Additionally, arrangements that rely on detecting voltage changes are susceptible to false alarms due to fluctuations in the applied voltage due to varying loads on the power supply by other accessories. Accommodating the detection system to these fluctuations renders the system less sensitive to discontinuities in the heating circuit. It would be desirable to provide a detection system that is not affected by extraneous voltage fluctuations.


In the present invention, an improvement in discontinuity detection for electrically heated transparencies is provided wherein a discontinuity at any location of the heating circuit carried on the transparency, including the coating, can be detected. Moreover, the detection system is not affected by external fluctuations in the voltage. This is accomplished by applying electric power to the transparency in two separate areas, measuring voltage differences between the two areas, and generating an alarm signal when the measured difference exceeds a predetermined level. The separate areas may be established by a gap or increased resistance segment in a bus bar in one or both sides of the transparency. Optionally, a more complete separation can be provided by dividing the coating into two electrically isolated areas.

The invention will be understood more fully from the detailed description of specific embodiments which follows and the accompanying drawings.


FIG. 1 is a schematic depiction of a heated transparency incorporating an embodiment of the present invention in connection with a bus bar arrangement that includes two separate heating zones with means to detect voltage differences between the two zones.

FIG. 2 is an exploded, cross-sectional, enlarged view of a typical laminated windshield construction as may be incorporated in the embodiment of FIG. 1, taken along line 2--2 in FIG. 1.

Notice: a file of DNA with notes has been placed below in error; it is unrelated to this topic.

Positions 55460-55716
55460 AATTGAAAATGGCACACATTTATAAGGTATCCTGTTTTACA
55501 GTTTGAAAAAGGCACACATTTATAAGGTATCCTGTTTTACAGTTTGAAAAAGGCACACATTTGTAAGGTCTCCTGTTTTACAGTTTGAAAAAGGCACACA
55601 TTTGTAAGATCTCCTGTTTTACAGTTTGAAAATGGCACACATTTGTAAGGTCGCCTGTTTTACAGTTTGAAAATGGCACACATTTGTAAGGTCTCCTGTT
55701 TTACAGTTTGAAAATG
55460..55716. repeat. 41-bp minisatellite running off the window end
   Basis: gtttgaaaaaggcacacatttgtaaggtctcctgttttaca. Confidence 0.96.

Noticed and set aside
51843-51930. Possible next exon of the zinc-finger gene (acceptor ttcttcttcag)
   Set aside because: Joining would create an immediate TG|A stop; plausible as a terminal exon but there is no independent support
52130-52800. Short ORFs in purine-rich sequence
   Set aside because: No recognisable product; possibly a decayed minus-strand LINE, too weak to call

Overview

FIG. 3 is a schematic depiction of a heated transparency incorporating an alternative embodiment of the present invention involving an alternative location for voltage sensor leads.

FIG. 4 is a schematic depiction of a heated transparency incorporating another alternative embodiment of the present invention that includes a partitioned electroconductive coating.


The description of the preferred embodiment herein is in reference to a laminated transparency comprised of two plies of glass bonded together by an interlayer of plastic since that is the typical windshield construction. But it should be understood that the invention can apply to heated transparencies involving a single ply of glass with a single ply of plastic, all plastic laminations, and other combinations involving numerous plies. The transparency need not be intended for use as an autombile windshield, but may be any window for a vehicle or other enclosure, including aircraft.